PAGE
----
We raise our children to be obedient, to follow laws, to be respectful of their elders, to try hard in school, to volunteer, to join clubs and try out for teams. In all of these, there is an unwritten law of respect we assume they will follow. We assume that they will, for the most part, believe the adults who serve as role models and that they will take their advice and follow their lead.
Personally, this model feels good to me. I’m a rule follower. As a long-time educator, I was lucky to be part of a school that had a staff who tried hard to create rules that didn’t seem too outrageous, even to the free spirits among us. By and large our students listened to their parents, and when they came to school, they listened to the adults who stood in loco parentis, in place of parents; their teachers.
What then has gone wrong in Florida this past week? These students are not behaving at all in the way we would expect and it is causing some people to feel very, very uncomfortable. I personally, feel like standing up and cheering. What a horrible thing to feel like doing when these students have just buried 15 of their friends, one coach and one teacher.
What these surviving students have decided to do is to not play the part that they have been given; the part of obedient students, who don’t think for themselves but rather parrot the voices of the adults around them. If they were to follow their given parts, they would attend funeral services, listen to adults as they are reminded that this is a mental health issue, not a gun issue, and that a good solution to the problem is to arm their teachers so that next time….
But these students are NOT playing their assigned parts. They are showing the world that if the part of a teenager is to follow the lead of adults who have badly under-served them, then they would rather not be in this play.
These incredibly articulate, well spoken, passionate grieving students have somehow found the internal strength, no doubt in great part thanks to their strong families, school and community, to put into action what they have been taught but have not been expected to utilize. I’m guessing that these students, like many I have taught, have all been taught to stand up for themselves in the small things; in student things. Things like what clothing styles should be permitted at schools and what washrooms students should use. But God bless these students. They have figured out that the skills they have been taught to use in ‘student matters’ are transferable! And transferring them they are! And transforming their world they will.
These brave students are writing a brand-new script. They refuse to play the part of subordination to adults. They refuse to play the old part of being seen but not heard. They refuse to speak softly and to defer to people who are older in years. They choose instead to stand in the knowledge of what happened to them and to tell their story, whether or not it makes the powers that be uncomfortable. They choose to point out that unless serious change is made, their story will happen again, and again and again and they are not willing to stand idly by and wait for it to happen.
These students choose to demand action. They choose to activate their right to demonstrate and to free speech. They choose not to always use polite language, but they use language that is clear and whose meaning cannot be misunderstood. These students choose to show their feelings and to demand to be heard. It is as if these students have seen OZ, the wizard who turned out to be not nearly as powerful as everyone had believed. The OZ in this case is the system, and they are choosing to demand that the system be changed. This system is the same one that told them that they simply need to be good students, to be respectful and the adults will take care of things. Well, the curtain has been thrown back and these students now know that they hold much more power than they had been led to believe.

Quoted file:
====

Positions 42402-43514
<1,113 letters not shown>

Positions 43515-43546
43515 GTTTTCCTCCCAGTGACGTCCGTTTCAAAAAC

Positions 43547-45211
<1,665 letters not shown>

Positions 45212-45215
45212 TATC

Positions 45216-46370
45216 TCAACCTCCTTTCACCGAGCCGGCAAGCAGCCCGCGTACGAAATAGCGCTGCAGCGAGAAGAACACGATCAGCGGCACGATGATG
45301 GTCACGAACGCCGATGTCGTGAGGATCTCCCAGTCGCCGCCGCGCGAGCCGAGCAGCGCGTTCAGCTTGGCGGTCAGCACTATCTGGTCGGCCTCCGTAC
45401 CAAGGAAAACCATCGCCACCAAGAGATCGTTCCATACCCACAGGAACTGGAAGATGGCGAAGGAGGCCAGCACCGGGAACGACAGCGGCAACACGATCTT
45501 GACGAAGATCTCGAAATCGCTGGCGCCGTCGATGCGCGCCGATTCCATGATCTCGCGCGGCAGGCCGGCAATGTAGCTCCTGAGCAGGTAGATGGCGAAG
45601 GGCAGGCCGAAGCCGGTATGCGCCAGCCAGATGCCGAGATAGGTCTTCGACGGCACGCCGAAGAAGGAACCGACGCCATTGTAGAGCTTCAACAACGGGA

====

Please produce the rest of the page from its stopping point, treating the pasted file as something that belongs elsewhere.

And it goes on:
They are planning a march on March 24th. They have been reminded that they are expected to be in school. Their response? Make me.
These kids did not choose to grow up over night. But since that is exactly what happened to them on February 14th, they have decided that grow up they will. They will be voters in a very few years, some of them within this very year, and as a group they hold incredible power. I for one, am sending my support to them as they fight this very important battle.
I love that they have recognized that they can write their own script, and that by doing so, will write a more interesting, more powerful, more timely, more current, more important story than any that could have been written for them. With support from the same families and school and community that gave them the skills to be ‘good students’ they will now march forward and make the changes that the rest of the adults have been wringing their hands about for far too long.
Perhaps under the leadership of these strong, courageous, grieving students we will finally believe it when we say, ‘Never Again’.
My inquiry for you this week is, ‘What part am I playing now, and what part would I rather play?’
Elizabeth is a passionate life-long educator. She has moved from educating students in schools to educating all ages of people about how to use their lives to create what they want. Elizabeth creates and facilitates custom workshops for corporate, public and private groups. She provides leadership coaching for individuals and groups. Contact Elizabeth to learn how to take on whatever ‘part’ is calling your name.